For too long, child care providers have barely been getting by, providing an essential service to children, families, and employers while simultaneously undervalued by a society that has not adequately invested in a critical piece of infrastructure for working families. A significant and ongoing public investment is needed to pay for the true cost of providing high-quality child care.
With strategic government support, states can address the deficiencies and unintended consequences of the current market and ensure equitable access to child care. All states should use additional public investment to set subsidy rates based on the true cost of care, rather than current market price. This increased investment will create better wages, a more stable educator workforce, and sustainable systems for children, families, and communities. Research has shown that this investment pays for itself several times over, with increased public investment in child care directly affecting maternal labor force participation,32 providing increased educational and socio-emotional benefits for children, and boosting pay and employment opportunities for the early childhood workforce.33
This report expertly "reveals that the costs of incarceration run deeper than budget line items and extend far beyond the sentences served. Whether behind bars or returning home, people who have experienced incarceration are a part of families - whether chosen or blood related - to whom them contribute and by whom they are supported. Families pay both the apparent and hidden costs while their loved ones serve out sentences and for a long time after. Our research found that families struggle to afford exorbitant financial costs while also dealing with intense emotional and physical trauma when a loved one is taken away." Sections following an executive summary include: introduction; the true costs of the punitive criminal justice system-challenge of meeting basic needs (i.e., court fees and fines, challenges to building economic stability (i.e., employment, education, public benefits, and housing), challenges to maintaining relationships and family stability (i.e., costs of maintaining contact, family separation, and parent-child relationships), and challenges to health during incarceration and beyond (i.e., health impacts of incarceration); recommendations-restructure and reinvest, remove barriers, and restore opportunities; and conclusion.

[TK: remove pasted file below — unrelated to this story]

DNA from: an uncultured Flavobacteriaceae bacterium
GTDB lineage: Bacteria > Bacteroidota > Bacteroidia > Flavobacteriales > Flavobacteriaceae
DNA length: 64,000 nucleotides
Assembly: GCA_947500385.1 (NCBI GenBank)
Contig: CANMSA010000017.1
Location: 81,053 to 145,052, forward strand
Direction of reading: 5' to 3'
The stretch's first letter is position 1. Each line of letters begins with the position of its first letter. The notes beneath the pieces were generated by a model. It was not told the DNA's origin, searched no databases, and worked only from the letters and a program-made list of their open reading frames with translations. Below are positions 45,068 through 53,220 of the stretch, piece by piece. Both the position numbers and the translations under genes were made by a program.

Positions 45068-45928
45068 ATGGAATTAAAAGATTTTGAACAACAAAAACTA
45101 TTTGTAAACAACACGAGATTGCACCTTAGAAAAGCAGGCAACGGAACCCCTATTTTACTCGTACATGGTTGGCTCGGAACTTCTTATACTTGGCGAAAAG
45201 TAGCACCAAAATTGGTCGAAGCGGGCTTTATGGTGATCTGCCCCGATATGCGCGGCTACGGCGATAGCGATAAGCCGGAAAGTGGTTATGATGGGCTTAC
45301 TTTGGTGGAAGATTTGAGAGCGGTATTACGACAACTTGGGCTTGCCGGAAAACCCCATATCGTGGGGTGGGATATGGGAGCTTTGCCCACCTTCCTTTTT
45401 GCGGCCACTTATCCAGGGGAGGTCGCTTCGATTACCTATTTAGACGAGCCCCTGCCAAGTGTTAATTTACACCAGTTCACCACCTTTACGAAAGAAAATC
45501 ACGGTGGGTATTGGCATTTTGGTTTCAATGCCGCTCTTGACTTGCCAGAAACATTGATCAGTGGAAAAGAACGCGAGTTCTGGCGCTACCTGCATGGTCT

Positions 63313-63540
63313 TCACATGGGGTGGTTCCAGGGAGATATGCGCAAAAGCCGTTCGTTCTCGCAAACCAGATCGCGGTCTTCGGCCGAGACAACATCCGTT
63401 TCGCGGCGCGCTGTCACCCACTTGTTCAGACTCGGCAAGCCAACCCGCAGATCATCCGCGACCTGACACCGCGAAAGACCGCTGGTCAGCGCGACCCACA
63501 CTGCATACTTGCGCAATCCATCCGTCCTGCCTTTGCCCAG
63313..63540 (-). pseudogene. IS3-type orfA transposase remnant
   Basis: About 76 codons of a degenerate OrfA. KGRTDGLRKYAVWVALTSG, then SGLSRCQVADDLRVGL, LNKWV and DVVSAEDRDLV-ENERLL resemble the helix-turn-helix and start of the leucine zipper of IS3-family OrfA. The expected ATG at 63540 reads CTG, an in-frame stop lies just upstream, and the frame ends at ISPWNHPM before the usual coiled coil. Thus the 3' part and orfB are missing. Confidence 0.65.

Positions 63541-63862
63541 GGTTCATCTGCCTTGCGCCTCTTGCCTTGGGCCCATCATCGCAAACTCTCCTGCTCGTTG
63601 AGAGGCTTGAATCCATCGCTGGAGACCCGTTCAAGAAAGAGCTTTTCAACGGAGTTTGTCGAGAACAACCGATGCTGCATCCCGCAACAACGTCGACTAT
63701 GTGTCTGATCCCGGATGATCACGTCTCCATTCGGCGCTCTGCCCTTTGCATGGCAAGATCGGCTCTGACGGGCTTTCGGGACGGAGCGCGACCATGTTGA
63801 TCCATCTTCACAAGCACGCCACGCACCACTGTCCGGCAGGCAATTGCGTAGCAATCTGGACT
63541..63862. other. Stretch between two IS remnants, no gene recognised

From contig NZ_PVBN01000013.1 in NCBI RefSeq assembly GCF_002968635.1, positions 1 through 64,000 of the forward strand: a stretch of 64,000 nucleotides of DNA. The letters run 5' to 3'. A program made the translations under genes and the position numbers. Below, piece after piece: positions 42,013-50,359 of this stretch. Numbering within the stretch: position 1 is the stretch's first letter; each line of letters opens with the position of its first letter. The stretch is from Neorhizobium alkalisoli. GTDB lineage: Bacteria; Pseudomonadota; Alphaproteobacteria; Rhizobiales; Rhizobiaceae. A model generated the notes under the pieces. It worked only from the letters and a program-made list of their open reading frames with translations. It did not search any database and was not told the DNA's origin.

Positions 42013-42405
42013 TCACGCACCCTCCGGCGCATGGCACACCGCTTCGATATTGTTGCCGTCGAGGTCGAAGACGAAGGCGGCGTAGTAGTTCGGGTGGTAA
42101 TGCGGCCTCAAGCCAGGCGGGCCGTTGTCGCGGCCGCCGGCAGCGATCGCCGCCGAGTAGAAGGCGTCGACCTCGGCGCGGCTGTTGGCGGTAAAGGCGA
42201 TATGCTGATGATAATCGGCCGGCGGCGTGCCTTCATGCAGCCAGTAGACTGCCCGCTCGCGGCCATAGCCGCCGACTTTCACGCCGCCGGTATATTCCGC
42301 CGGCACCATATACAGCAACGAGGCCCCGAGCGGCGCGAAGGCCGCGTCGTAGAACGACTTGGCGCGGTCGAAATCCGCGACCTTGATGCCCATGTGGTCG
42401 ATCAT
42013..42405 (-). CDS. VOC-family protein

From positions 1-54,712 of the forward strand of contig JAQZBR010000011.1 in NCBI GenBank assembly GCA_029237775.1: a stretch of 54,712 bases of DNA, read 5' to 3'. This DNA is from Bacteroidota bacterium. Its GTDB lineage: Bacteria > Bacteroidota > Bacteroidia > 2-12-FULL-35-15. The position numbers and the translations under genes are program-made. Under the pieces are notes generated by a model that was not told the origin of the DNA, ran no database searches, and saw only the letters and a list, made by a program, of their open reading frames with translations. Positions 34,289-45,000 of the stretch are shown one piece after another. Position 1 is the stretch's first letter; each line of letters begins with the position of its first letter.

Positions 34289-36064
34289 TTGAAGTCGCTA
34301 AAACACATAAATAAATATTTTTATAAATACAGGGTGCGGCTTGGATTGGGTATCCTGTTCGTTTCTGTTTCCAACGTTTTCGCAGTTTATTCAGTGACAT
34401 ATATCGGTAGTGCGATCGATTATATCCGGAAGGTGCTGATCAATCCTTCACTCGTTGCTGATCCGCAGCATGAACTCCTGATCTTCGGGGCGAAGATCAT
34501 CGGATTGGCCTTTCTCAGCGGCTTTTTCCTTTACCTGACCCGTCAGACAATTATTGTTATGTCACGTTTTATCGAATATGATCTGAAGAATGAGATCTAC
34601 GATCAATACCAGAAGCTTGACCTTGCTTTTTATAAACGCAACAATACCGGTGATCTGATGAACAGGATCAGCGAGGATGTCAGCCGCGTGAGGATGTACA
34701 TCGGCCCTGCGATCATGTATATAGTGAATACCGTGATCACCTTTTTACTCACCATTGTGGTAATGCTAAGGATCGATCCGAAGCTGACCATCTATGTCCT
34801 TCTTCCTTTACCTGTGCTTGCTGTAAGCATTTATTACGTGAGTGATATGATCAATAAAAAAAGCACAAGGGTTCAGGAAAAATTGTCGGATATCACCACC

After 10 years, multiplied across two cars since they have different work schedules, this decision would cost them about $125,000 in wealth (if they had for example chosen to put the $19/day into extra payments on their mortgage), and 1.3 working years worth of time, EACH, spent risking their lives daily behind the wheel*. 041b061a72